Most of the weekend brought us typical Tropical Storm type weather. Weather that missed hitting us dead on thankfully but affected us even while skirting around us to the south, east, and north.
The Remains of Fay
Fay was traipsing back across the northern part of the state from the eastern coast the last couple of days. From her slow movement we got some squally winds and bands of rain sporadically with intermittent relief and even a little sunshine in between. During this kind of pattern it's quite unpredictable when the rains will start and stop.
Saturday morning I was able to get out in the garden for a couple of hours to do some weeding and trimming. It was not so bad that I couldn't keep working through some of the light rains. But just when we thought we might be clearing up for good, out of nowhere, the heavy downpours started again. Taking a walk around my garden with the camera, in between the rains, I took a few photos of my drippy wet garden.
Before the heavier rains started, my almost 80 year old neighbor, Helen, who lives across the street, called over to me from her front garden. Not an unusual thing. We often see each other out and about and then find ourselves chit-chatting in one or the other of our gardens. She can be found gardening almost daily in her nearly-acre lot. Helen has generously given me many cuttings or transplants from her garden over the years.
A view of her front gardens (above) taken from my front driveway reveals her natural, no lawn, style of landscaping. She's not real happy with some of the plants in this front section right now but a closer look would bring to light a wide variety of tropical goodies she brought up with her from south Florida when she moved here 15 years ago.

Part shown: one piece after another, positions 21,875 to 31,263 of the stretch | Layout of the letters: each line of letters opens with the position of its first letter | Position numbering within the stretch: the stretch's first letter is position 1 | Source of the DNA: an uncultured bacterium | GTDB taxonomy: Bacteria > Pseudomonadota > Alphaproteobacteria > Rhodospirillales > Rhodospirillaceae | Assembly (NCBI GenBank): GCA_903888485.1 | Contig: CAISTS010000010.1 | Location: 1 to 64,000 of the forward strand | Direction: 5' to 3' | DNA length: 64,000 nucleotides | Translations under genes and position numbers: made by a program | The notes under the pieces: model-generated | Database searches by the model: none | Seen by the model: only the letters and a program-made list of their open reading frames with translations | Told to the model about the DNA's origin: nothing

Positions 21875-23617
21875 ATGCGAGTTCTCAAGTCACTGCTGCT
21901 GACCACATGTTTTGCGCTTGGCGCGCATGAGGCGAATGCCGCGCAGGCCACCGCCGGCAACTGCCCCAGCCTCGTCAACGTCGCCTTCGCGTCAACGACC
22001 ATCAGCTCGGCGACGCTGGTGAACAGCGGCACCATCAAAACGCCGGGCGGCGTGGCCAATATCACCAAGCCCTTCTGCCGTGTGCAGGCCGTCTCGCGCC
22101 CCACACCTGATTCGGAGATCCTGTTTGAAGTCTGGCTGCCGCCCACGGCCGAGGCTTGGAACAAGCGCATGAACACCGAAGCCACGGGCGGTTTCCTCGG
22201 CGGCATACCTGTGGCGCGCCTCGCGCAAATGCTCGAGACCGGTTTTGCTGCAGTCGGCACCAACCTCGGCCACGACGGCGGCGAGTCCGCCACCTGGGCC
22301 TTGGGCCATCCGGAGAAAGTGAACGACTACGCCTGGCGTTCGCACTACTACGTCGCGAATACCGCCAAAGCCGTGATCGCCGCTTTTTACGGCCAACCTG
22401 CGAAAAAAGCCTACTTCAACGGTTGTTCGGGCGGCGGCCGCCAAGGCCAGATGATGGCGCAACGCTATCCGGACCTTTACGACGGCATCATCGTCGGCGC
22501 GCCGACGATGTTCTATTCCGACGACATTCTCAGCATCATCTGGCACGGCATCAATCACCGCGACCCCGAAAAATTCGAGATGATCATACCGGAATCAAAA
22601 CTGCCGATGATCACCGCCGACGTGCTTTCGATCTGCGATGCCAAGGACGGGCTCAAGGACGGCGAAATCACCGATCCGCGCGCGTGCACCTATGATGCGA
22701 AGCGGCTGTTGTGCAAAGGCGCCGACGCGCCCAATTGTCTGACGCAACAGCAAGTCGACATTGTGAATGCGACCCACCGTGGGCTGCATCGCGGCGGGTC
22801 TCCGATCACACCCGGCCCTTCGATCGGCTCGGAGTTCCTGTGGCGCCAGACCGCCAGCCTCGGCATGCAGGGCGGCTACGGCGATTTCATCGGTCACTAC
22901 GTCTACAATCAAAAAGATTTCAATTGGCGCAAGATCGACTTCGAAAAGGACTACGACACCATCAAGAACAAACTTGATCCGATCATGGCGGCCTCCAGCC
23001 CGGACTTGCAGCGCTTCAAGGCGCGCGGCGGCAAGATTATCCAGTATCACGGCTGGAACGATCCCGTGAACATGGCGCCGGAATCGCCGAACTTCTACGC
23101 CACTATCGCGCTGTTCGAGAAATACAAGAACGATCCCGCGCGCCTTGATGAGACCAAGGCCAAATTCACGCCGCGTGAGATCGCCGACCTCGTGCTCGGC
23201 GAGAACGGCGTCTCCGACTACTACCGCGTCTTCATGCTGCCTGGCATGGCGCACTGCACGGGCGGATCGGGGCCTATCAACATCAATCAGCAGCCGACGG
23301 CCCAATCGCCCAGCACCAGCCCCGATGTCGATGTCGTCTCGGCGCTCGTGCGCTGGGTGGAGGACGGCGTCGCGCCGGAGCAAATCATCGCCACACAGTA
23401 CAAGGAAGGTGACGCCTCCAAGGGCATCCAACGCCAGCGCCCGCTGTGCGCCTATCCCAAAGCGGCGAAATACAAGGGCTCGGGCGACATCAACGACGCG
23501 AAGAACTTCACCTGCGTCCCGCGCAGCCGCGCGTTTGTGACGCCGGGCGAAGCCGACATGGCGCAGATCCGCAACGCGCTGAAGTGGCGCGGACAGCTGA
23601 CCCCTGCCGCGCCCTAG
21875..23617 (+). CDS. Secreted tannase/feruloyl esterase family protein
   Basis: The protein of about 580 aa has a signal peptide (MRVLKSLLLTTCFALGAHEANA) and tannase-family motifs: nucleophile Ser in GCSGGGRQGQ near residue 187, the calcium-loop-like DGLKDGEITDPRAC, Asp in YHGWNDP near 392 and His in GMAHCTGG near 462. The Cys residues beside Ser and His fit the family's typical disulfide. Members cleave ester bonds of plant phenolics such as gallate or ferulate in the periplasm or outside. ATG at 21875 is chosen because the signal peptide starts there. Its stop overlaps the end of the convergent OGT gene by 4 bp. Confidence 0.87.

She kindly let me dash home for my camera and so I could take some photos of a few pretty things in her garden. From her pagoda flower (above) she cut a couple of branches a few years ago and passed them along to me. I literally stuck mine in the ground at the base of an oak tree, kept them watered until they rooted and now it is one of my favorite tropicals in the garden. I have several now as they are quick to drop seeds and reproduce without any urging.
Meandering through the pathways of Helen's garden, I just like to hear her talk about her plants. Interestingly, she rarely knows the names of them. She just knows how to take care of them. The butterflies often fly from her garden across to mine and then to my next door neighbor's. They have plenty to keep them busy between all of us.
If I were to try to count how many different plants Helen has given me over time, I couldn't. There are so many and so much variety. Some of them are plants that one doesn't find in the plant nurseries around here.
It isn't proudly that I admit how reluctant I used to be to take clippings from her. I was hardly excited about them years ago when I didn't have as much time to garden nor the patience for nurturing transplants. Well, needless to say, I have grown to LOVE even the idea of getting pass-along plants as there is so much to cherish when a garden is shared. Not only that but I have come to value even the thought of cultivating a cutting into a treasured plant in my garden.
The yellow flower (above) is growing as tall as her house under her oak tree canopy. A few years back she gave me a transplant from a red one just like this one... I still haven't found the name of it anywhere.
Pink Brazilian Plume Flower
Tibouchina urvilleana; Princess Flower
Just like so many other times in Helen's garden I came home with more cuttings. I'm not sure the Tibouchina urvilleana will root but it is in the dirt along with some other tropical beauty neither one of us can name.
It felt good to get outside and garden some this weekend even if it required dodging the rain off and on. Being stuck indoors for a few days is unusual around here. We've finally seen the last of Tropical Storm Fay. So getting back to sunshine means gardening in the early morning hours with regularly scheduled afternoon thunderstorms.
Happy summer gardening!